A very massive star collapsed to form a neutron star and not a black hole as expected, according to new results from NASA’s Chandra X-ray Observatory. This discovery shows that nature has a harder time making black holes than previously thought.

Scientists found this neutron star — a dense whirling ball of neutrons about 12 miles in diameter — in an extremely young star cluster. Astronomers were able to use well-determined properties of other stars in the cluster to deduce that the progenitor of this neutron star was at least 40 times the mass of the Sun.

“Our discovery shows that some of the most massive stars do not collapse to form black holes as predicted, but instead form neutron stars,” said Michael Muno, a UCLA postdoctoral Hubble Fellow and lead author of a paper to be published in The Astrophysical Journal Letters.

When very massive stars make neutron stars and not black holes, they will have a greater influence on the composition of future generations of stars. When the star collapses to form the neutron star, more than 95% of its mass, much of which is metal-rich material from its core, is returned to the space around it.

“This means that enormous amounts of heavy elements are put back into circulation and can form other stars and planets,” said J. Simon Clark of the Open University in the United Kingdom.

Astronomers do not completely understand how massive a star must be to form a black hole rather than a neutron star. The most reliable method for estimating the mass of the progenitor star is to show that the neutron star or black hole is a member of a cluster of stars, all of which are close to the same age.

Because more massive stars evolve faster than less massive ones, the mass of a star can be estimated from if its evolutionary stage is known. Neutron stars and black holes are the end stages in the evolution of a star, so their progenitors must have been among the most massive stars in the cluster.

Muno and colleagues discovered a pulsing neutron star in a cluster of stars known as Westerlund 1. This cluster contains a hundred thousand or more stars in a region only 30 light years across, which suggests that all the stars were born in a single episode of star formation. Based on optical properties such as brightness and color some of the normal stars in the cluster are known to have masses of about 40 suns. Since the progenitor of the neutron star has already exploded as a supernova, its mass must have been more than 40 solar masses.

Introductory astronomy courses sometimes teach that stars with more than 25 solar masses become black holes — a concept that until recently had no observational evidence to test it. However, some theories allow such massive stars to avoid becoming black holes. For example, theoretical calculations by Alexander Heger of the University of Chicago and colleagues indicate that extremely massive stars blow off mass so effectively during their lives that they leave neutron stars when they go supernovae. Assuming that the neutron star in Westerlund 1 is one of these, it raises the question of where the black holes observed in the Milky Way and other galaxies come from.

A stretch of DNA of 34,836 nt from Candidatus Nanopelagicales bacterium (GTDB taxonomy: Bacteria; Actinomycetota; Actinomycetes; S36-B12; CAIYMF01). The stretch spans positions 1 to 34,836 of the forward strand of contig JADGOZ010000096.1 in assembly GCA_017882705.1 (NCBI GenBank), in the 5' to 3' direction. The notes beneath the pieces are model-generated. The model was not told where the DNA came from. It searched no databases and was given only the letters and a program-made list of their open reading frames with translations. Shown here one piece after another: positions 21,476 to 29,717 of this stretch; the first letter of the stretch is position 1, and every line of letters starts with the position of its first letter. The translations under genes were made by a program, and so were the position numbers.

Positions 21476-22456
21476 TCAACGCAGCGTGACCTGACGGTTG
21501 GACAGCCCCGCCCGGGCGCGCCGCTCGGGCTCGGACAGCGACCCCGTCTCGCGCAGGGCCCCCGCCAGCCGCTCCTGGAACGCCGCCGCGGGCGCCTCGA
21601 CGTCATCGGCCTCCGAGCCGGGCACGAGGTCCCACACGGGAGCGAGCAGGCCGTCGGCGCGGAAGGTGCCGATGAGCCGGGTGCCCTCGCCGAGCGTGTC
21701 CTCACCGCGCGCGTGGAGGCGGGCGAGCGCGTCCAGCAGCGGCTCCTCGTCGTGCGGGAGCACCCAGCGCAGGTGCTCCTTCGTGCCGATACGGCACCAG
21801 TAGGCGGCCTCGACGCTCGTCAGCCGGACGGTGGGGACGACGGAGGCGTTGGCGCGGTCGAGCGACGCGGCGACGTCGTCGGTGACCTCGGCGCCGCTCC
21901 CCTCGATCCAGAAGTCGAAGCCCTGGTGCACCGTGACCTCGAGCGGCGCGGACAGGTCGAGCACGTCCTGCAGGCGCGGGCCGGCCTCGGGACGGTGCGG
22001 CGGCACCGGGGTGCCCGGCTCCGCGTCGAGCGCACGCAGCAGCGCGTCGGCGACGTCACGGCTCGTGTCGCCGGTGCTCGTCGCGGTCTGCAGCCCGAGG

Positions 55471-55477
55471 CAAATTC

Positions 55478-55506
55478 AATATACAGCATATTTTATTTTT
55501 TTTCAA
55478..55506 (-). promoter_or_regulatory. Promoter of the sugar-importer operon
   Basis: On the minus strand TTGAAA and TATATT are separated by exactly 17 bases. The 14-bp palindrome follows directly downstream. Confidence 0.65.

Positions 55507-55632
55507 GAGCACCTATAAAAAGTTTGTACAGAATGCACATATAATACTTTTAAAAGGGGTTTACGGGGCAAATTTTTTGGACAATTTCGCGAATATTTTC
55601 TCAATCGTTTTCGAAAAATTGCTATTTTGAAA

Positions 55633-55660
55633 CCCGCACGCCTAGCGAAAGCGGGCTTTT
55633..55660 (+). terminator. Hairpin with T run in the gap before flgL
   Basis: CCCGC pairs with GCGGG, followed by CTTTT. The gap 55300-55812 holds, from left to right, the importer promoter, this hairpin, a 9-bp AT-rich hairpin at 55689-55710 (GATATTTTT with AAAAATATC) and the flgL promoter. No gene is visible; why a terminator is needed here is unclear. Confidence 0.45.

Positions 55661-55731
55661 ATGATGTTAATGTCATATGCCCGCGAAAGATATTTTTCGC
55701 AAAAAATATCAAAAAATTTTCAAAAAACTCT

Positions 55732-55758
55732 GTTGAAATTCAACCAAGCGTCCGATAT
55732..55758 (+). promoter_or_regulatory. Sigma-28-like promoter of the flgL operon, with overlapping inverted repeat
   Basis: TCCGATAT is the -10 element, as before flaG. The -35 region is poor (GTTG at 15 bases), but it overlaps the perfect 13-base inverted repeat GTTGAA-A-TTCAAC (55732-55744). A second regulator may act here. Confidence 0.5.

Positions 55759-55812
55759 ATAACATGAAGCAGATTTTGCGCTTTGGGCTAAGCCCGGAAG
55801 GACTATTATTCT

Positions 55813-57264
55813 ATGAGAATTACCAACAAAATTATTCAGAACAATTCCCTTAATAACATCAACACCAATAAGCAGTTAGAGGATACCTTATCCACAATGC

Other factors, such as the chemical composition of the star, how rapidly it is rotating, or the strength of its magnetic field might dictate whether a massive star leaves behind a neutron star or a black hole. The theory for stars of normal chemical composition leaves a small window of initial masses – between about 25 and somewhat less than 40 solar masses – for the formation of black holes from the evolution of single massive stars. The identification of additional neutron stars or the discovery of black holes in young star clusters should further constrain the masses and properties of neutron star and black hole progenitors.

The work described by Muno was based on two Chandra observations on May 22 and June 18, 2005. NASA’s Marshall Space Flight Center, Huntsville, Ala., manages the Chandra program for the agency’s Science Mission Directorate. The Smithsonian Astrophysical Observatory controls science and flight operations from the Chandra X-ray Center in Cambridge, Mass.

Additional information and images are available at: http://chandra.harvard.edu
and http://chandra.nasa.gov

Original Source: Chandra News Release

Rogue Supermassive Black Hole Has No Galaxy

Hubble image from a sample of 20 nearby quasars. Image credit: NASA/ESA/ESO Click to enlarge
The detection of a super-massive black hole without a massive ‘host’ galaxy is the surprising result from a large Hubble and VLT study of quasars.

This is the first convincing discovery of such an object. One intriguing explanation is that the host galaxy may be made almost exclusively of ‘dark matter’.
A team of European astronomers has used two of the most powerful astronomical facilities available, the NASA/ESA Hubble Space Telescope and the ESO Very Large Telescope (VLT) at Cerro Paranal, to discover a bright quasar without a massive host galaxy.

Quasars are powerful and typically very distant source of huge amounts of radiation. They are commonly associated with galaxies containing an active central black hole.

The team conducted a detailed study of 20 relatively nearby quasars. For 19 of them, they found, as expected, that these super-massive black holes are surrounded by a host galaxy. But when they studied the bright quasar HE0450-2958, located some 5000 million light-years away, they could not find evidence for a host galaxy.